Delphi Help Land Rover Achieve The Highest Standards Of Handling And Comfort | Part Three

Advanced Air Suspension

The blend of talents required by the suspension of a Range Rover Sport is considerable. As well as safely managing the 385 bhp and 550 Nm of the supercharged engine option it must provide the 2,572 kg vehicle with sportscar handling, limousine ride quality and world-class off-road ability.

Land Rover chose air suspension because it allows low spring rates (providing good ride quality) without compromising the ability to maintain ride height when loaded or trailering. Air suspension also allows the ride height to be increased when travelling over difficult terrain. Delphi already supplies compact air suspension modules for the new Discovery (called LR3 in the US) and the current Range Rover, so was a logical choice to as a key suspension supplier for the new Range Rover Sport.

When designing its air spring technology, Delphi chose a modular approach to allow fast adaptation to new applications. For the Range Rover Sport, the system uses high-pressure monotube gas shock absorbers to provide high damping forces and excellent high frequency control. The air springs are stiffened and a new type of single point top mounting has been developed to reduce the transmission of road noise into the vehicle body. The new gas shock absorbers have an 18mm shaft diameter, thought to be the largest in production for a passenger vehicle, and fit into the existing air sleeve without any modification.

The new air spring modules allow Delphi to meet Land Rover’s tough targets for performance, comfort, packaging and durability and, compared with conventional coil springs, also reduce vehicle weight by nearly 7kg. The units are designed to withstand the most demanding burst pressure and temperature range requirements set by any vehicle manufacturer.

Innovative design and electronic control allows all versions of the vehicle (four engine options, two suspension options and a vast number of accessory combinations) to be accommodated with just two versions of the air suspension module. As well as simplifying production and logistics for both Delphi and Land Rover, this helped significantly shorten the development time.

Fourth Generation Smart Cruise Control
The Range Rover Sport is also one of the first vehicles to be fitted with Delphi’s fourth-generation Smart Cruise Control (SCC) which helps the driver maintain a selected time gap behind the vehicle ahead. At highway speeds, if the lane ahead is clear, the system will maintain the cruising speed set by the driver. When slower traffic is detected in front of the vehicle, the system will automatically maintain a driver-selected headway (the time gap between the vehicles, adjustable between 1.0 and 2.2 seconds) using throttle control and limited braking. If the closing speed is sufficient to require manual intervention, audible and visual warnings are given.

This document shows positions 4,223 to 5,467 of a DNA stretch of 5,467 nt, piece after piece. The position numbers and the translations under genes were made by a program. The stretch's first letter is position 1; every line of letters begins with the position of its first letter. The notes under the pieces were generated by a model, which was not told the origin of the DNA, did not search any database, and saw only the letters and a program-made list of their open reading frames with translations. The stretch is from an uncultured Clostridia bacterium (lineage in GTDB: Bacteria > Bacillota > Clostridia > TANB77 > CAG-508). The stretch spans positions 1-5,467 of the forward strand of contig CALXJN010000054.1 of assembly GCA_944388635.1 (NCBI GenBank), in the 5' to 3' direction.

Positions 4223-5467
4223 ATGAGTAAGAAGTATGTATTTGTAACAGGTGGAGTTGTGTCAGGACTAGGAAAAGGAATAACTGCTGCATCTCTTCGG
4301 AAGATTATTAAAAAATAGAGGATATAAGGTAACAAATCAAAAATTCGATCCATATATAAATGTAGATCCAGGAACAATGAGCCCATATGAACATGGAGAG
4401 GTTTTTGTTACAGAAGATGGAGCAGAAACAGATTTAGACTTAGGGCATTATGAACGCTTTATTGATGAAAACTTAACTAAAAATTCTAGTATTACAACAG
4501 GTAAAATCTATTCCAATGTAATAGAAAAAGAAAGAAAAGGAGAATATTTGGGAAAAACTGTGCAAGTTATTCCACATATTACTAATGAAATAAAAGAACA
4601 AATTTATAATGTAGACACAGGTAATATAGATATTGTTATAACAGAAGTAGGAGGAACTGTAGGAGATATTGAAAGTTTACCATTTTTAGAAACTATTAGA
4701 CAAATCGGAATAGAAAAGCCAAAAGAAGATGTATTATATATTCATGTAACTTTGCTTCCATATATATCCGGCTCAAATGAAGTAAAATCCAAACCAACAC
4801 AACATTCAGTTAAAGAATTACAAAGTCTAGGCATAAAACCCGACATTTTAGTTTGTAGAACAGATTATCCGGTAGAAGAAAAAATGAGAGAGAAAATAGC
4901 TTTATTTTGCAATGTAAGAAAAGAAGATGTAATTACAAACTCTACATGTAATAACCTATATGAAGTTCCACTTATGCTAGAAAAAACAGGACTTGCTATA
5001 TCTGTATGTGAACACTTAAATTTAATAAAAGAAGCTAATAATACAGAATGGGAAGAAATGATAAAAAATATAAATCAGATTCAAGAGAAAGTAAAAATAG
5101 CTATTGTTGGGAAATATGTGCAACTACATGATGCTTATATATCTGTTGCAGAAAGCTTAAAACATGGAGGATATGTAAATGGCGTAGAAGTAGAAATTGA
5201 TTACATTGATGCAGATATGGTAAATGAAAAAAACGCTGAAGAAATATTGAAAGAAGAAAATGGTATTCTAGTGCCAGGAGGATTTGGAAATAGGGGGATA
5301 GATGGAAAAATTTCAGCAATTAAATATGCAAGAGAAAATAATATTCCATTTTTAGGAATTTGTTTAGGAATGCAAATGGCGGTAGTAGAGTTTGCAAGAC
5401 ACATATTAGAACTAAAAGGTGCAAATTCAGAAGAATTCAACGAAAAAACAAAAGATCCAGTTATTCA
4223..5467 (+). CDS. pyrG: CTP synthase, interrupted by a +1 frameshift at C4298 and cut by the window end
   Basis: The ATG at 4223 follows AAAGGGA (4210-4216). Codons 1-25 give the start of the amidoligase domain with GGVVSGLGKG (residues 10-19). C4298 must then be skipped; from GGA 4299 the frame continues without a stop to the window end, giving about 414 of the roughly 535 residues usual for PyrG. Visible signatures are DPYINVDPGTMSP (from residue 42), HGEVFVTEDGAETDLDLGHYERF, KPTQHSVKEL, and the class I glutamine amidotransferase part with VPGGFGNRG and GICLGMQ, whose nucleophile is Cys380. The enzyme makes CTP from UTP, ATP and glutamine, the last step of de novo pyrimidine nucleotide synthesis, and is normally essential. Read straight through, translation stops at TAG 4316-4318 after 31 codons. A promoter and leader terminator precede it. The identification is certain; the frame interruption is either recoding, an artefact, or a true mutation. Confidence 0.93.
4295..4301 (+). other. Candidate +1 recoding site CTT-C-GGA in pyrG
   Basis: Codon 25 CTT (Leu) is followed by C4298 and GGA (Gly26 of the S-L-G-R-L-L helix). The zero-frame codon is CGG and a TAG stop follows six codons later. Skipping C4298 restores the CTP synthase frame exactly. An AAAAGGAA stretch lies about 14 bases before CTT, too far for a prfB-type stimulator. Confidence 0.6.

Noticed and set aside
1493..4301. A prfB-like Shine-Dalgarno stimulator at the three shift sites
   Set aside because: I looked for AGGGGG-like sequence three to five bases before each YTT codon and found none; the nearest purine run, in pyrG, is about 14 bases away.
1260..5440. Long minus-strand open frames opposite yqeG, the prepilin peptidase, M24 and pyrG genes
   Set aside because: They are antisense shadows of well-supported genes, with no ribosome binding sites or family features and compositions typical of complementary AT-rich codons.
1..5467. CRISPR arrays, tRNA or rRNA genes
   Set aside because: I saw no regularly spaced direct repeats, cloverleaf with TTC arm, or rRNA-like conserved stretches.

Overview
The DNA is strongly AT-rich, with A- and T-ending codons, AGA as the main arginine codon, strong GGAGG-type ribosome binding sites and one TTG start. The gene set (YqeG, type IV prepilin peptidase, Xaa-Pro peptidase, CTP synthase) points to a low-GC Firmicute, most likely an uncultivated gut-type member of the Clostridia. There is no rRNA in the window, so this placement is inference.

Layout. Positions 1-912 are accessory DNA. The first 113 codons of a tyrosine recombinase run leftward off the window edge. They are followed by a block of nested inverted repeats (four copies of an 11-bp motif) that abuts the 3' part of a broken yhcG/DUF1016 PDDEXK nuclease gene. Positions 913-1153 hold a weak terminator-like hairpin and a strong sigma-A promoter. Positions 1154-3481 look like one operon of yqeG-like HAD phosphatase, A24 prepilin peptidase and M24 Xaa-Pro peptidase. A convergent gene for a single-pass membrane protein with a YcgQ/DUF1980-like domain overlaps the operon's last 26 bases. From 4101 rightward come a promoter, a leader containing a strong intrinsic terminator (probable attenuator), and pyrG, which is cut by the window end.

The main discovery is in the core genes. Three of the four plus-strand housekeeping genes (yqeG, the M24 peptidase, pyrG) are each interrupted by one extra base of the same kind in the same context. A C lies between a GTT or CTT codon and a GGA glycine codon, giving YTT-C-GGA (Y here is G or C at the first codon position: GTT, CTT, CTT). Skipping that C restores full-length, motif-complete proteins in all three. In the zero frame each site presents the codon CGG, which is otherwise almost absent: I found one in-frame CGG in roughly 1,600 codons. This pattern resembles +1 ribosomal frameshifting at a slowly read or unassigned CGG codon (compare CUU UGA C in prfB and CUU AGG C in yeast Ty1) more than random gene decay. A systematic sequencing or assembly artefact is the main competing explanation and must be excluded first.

At the heart of Delphi’s SCC is a mechanically scanning 76GHz microwave radar sensor, integrated with a yaw sensor in an easily packaged housing that in the Range Rover application is mounted behind a polymer body panel in the nose of the vehicle. A separate Electronic Control Unit processes the radar data to calculate the range (distance), rate (closing speed) and azimuth (lateral deviation) of targets up to 150m ahead and delivers appropriate control signals to the engine and brake control systems via the vehicle’s CAN bus.

Delphi’s narrow-beam radar system provides greatly improved angular accuracy and target discrimination compared with rival multi-beam fixed sensor systems. The wide angle view (up to 15 degrees) provides early warning of vehicles entering the lane ahead and superior tracking in tight curves. It also allows an automatic alignment feature to compensate for installation tolerances and for changes in sensor alignment during the vehicle's life, reducing fitting costs for the vehicle manufacturer and increasing system reliability.

The Delphi Forewarn system also includes a Forward Alert feature that the driver can set to provide audible and visual alerts if braking is required due to slower-moving vehicles ahead. Drivers can adjust system sensitivity to adapt alert levels to their preferred driving style. The system will also warn the driver if mud, snow or other material is blocking the sensor.

3 November 2005 Staff
 
 

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